Tax relief changes to mortgage interest on property income – what do they mean?
The third phase of the restriction of tax relief on mortgage interest takes effect in this new tax year 2019/20, the ultimate aim being to restrict the available relief to the basic rate.
The restriction on finance costs such as mortgage interest means that since 6 April 2017 it has not been possible to deduct 100% of these expenses to work out taxable property profits, as would have been the case in tax years preceding that date. The implementation of the restriction has been introduced on a sliding scale and will affect all individual landlords with finance costs.
What are the new restrictions?
For 2019/2020 the fully deductible costs are now restricted to 25% of the interest paid and the balance of 75% obtains relief by way of a 20% deduction from the taxpayer’s tax bill.
As an example, if Mortgage interest of £25,000 is paid by the property landlord, £6,250 (25% x £25,000) is deductible in full as an expense, leaving the balance of £18,750 @ 20% = £3,750 to be deducted from the taxpayer’s ultimate tax bill.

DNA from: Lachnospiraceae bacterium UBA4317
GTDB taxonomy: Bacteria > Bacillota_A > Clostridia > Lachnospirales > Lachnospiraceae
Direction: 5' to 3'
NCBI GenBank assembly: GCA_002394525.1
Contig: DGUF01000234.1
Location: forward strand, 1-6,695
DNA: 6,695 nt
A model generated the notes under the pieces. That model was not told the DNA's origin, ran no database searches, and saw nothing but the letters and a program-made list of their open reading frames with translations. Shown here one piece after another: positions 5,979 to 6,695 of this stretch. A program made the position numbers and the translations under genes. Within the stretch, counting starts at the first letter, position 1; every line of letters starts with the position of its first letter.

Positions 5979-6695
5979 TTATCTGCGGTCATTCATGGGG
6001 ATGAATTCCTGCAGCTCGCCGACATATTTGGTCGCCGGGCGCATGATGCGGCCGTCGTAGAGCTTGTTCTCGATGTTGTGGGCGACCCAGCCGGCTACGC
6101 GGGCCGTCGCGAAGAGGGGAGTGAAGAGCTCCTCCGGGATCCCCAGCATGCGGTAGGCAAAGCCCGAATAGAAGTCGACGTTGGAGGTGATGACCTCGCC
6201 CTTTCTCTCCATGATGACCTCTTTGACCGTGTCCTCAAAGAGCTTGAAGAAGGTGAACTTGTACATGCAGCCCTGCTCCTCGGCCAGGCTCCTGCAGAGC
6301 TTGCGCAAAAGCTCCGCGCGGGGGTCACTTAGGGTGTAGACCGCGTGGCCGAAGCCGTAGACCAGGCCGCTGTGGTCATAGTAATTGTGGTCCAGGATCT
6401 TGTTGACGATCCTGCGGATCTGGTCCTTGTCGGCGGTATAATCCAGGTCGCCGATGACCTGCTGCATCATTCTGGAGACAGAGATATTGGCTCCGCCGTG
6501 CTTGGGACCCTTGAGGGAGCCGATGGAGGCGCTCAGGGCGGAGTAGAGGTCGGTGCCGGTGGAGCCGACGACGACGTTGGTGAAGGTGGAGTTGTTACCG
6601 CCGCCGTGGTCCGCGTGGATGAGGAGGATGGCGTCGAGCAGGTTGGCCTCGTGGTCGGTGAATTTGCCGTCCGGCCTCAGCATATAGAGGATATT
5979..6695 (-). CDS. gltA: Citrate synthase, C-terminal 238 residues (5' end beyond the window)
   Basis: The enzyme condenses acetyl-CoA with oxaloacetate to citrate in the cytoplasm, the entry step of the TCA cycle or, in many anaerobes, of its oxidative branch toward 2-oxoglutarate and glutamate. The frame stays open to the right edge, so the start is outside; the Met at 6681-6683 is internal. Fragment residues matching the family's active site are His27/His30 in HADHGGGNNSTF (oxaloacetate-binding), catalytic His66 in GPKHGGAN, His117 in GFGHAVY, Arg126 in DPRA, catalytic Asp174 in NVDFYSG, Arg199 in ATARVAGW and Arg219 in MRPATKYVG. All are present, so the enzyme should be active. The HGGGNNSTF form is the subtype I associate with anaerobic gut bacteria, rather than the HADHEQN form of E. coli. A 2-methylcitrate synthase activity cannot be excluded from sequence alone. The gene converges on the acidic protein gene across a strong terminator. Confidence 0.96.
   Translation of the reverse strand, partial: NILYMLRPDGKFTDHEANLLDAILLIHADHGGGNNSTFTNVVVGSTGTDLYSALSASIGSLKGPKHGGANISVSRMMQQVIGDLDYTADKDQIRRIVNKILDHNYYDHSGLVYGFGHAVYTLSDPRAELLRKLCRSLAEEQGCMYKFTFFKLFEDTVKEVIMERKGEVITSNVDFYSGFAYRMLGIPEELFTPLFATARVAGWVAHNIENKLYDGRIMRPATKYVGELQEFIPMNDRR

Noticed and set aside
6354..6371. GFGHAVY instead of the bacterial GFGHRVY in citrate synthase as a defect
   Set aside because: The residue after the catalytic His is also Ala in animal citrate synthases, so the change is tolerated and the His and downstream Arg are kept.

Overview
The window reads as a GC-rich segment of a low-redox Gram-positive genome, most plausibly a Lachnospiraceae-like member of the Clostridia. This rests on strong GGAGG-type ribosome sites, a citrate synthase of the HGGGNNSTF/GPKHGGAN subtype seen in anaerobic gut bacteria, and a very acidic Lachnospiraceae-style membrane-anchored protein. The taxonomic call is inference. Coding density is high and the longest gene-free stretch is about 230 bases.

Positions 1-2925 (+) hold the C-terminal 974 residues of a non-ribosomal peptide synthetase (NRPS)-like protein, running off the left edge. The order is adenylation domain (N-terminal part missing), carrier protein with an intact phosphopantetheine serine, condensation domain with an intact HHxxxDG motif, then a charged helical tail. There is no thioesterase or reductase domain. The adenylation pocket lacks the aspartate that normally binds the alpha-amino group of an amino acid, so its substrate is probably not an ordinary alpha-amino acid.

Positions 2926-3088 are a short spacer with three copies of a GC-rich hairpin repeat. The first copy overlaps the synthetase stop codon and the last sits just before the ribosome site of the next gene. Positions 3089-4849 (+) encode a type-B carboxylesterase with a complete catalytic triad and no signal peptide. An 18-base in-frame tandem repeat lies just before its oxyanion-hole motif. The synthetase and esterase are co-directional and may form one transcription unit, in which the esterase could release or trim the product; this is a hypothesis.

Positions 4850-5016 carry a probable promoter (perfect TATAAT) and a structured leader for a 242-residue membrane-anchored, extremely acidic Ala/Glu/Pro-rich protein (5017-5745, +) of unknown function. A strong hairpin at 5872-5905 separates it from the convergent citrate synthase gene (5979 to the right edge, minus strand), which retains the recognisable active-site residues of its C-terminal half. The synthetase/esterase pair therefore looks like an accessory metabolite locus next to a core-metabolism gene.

From April 2020 the scale will change again to push all of the finance costs to be taken as a deduction from the overall tax bill and there will be no element of full relief available at all.
Impact on buy-to-let properties
These changes impact on all landlords with borrowings but perhaps more significantly for those with rental properties where overall the taxpayer does not have a tax liability leaving unrelieved amounts rolling forward. Those with brought forward rental losses may also find it difficult to obtain relief as the losses must be set against the rental profits first. This further reduces taxable income and the resulting tax liability and as such the availability for tax relief is reduced also.
Get in touch
If you need further help in dealing with these changes, please get in touch with the Tax Department.
Call us for free on 0330 912 0294 or complete our online form below for legal advice or to arrange a call back.